That is the biggest barrier to golf, exposure.  Kids can play football, stickball, hockey, soccer and basketball in their yard and street (though I hardly ever see kids play outside anymore).  They all learn and progress together with some influence from parents but it's not necessary.  I taught myself how to throw a baseball and football and to play hockey.  

Golf can be introduced to children with a Fisher Price set but to really learn how to play you need to go to a range which typically requires a parent (unless you live on a golf course).  

Parents of school age children have either not taken up golf yet or play it infrequently and use any available time they do have to play golf as an escape for some "me time" which doesn't include the kids.  

By the time the kids are older and the parents have more free time to play golf with their kids most kids haven't gained an interest in golf.  It seems grandparents today are the people influencing their grandchildren to play golf.  I see at my local range grandparents taking their grandchildren to the range and teaching them how to play.  I do see some parents too but with much lesser frequency.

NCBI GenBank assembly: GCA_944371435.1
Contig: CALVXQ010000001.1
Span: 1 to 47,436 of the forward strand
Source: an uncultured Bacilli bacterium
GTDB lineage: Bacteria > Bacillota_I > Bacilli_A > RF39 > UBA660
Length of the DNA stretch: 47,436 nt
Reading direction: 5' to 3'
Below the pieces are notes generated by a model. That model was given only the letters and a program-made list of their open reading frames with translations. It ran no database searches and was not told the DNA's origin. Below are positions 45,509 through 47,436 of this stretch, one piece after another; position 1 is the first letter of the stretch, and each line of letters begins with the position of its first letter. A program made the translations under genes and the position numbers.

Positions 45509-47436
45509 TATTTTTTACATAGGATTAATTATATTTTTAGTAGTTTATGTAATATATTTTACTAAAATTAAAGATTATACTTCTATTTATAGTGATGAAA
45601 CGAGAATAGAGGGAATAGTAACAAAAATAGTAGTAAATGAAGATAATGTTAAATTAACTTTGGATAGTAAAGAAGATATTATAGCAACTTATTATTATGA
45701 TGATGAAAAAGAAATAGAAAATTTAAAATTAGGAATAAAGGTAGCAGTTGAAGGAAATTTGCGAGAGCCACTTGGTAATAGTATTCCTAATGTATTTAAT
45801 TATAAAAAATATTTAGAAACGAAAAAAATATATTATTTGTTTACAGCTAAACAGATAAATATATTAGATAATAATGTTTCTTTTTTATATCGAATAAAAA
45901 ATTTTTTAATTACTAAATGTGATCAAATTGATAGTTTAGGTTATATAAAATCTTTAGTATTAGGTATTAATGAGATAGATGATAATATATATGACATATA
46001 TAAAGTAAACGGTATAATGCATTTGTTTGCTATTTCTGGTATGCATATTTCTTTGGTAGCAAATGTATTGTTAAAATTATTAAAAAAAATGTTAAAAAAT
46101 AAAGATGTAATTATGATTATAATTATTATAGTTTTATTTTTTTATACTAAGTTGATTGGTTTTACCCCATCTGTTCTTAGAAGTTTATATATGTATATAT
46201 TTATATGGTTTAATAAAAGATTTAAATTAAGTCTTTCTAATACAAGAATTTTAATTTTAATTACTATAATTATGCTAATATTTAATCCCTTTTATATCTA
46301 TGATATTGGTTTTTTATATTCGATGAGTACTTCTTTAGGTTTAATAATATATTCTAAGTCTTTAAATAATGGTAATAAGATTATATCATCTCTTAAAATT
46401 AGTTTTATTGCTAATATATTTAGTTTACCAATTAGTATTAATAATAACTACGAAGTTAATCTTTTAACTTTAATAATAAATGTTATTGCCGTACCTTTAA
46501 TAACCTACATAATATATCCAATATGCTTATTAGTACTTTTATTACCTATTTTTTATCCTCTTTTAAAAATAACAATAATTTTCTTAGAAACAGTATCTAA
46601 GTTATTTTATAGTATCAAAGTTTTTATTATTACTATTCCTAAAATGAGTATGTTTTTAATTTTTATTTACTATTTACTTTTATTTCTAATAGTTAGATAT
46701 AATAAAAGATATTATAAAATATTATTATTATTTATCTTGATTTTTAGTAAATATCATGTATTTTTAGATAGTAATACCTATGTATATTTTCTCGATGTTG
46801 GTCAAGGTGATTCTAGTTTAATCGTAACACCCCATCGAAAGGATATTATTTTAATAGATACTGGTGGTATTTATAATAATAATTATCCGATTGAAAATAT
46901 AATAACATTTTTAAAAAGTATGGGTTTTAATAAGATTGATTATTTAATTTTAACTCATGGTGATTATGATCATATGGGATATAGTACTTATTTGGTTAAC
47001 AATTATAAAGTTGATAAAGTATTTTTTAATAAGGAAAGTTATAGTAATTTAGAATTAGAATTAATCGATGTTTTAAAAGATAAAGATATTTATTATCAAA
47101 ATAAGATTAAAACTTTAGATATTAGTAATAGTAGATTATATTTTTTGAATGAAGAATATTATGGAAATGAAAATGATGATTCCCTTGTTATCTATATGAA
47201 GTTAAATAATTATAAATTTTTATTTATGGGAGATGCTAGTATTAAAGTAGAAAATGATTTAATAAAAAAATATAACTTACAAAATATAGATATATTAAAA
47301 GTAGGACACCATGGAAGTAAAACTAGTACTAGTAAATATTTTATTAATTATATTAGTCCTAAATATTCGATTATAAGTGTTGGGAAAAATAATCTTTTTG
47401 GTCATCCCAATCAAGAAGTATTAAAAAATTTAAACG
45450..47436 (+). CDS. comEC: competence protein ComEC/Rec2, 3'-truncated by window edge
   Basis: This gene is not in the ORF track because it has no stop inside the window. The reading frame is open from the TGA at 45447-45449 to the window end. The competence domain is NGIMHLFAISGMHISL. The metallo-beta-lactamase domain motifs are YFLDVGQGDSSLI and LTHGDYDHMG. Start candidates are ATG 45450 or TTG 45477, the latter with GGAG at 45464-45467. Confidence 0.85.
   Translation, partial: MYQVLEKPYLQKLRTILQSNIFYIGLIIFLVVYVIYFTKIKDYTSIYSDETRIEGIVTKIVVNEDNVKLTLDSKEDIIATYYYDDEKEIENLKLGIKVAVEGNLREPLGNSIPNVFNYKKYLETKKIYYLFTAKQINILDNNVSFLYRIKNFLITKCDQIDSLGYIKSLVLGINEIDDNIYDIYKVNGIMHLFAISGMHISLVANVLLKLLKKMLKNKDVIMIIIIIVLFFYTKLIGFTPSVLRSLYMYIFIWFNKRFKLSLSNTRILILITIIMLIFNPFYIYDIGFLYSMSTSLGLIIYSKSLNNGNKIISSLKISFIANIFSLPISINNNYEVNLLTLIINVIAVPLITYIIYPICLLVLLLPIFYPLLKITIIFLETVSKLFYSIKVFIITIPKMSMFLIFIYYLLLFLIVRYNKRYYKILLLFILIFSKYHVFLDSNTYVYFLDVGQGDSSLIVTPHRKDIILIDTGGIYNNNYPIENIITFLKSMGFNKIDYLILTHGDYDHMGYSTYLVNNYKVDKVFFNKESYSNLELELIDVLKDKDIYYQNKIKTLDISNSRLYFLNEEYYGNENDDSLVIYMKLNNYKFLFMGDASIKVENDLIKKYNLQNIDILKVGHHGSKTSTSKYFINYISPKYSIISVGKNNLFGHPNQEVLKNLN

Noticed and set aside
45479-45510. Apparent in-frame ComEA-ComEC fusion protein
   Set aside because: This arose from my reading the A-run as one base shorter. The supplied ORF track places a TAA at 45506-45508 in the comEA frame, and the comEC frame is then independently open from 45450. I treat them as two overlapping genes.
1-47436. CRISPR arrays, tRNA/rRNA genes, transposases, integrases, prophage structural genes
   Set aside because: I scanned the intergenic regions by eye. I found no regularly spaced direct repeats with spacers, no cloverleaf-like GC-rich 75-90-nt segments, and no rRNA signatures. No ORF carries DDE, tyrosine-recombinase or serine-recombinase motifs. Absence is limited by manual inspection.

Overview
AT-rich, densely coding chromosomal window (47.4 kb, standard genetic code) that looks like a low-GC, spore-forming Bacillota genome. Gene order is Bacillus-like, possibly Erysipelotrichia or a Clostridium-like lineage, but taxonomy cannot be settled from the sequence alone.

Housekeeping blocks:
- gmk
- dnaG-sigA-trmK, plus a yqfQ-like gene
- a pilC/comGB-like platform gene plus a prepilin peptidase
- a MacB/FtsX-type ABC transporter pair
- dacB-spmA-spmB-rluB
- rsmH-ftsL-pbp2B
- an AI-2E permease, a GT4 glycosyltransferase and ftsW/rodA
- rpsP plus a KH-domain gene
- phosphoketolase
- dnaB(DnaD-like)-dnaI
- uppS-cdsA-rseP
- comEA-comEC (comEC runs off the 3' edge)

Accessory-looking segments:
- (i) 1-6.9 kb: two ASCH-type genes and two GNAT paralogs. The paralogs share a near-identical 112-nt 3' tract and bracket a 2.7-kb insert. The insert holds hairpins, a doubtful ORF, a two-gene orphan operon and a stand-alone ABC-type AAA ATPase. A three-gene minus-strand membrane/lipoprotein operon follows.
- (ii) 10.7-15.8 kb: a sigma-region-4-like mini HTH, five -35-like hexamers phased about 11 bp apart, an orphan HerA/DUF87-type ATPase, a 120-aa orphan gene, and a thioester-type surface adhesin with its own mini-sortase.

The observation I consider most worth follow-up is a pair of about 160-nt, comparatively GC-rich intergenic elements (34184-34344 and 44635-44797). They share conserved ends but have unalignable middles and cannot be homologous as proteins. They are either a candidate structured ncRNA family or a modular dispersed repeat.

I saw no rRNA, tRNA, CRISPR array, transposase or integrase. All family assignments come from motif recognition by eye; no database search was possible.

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5 minutes ago, colin007 said:

I believe the official name is Kill the Carrier. It's in the handbook.

Well. There was another less P.C. name for it. Crash ball was the more acceptable one that we'd use around the adults.

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8 minutes ago, mcanadiens said:

Well. There was another less P.C. name for it. Crash ball was the more acceptable one that we'd use around the adults.

Omg yes! I had totally forgotten....It starts with "Smear", correct?

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12 minutes ago, colin007 said:

Omg yes! I had totally forgotten....It starts with "Smear", correct?

Yep.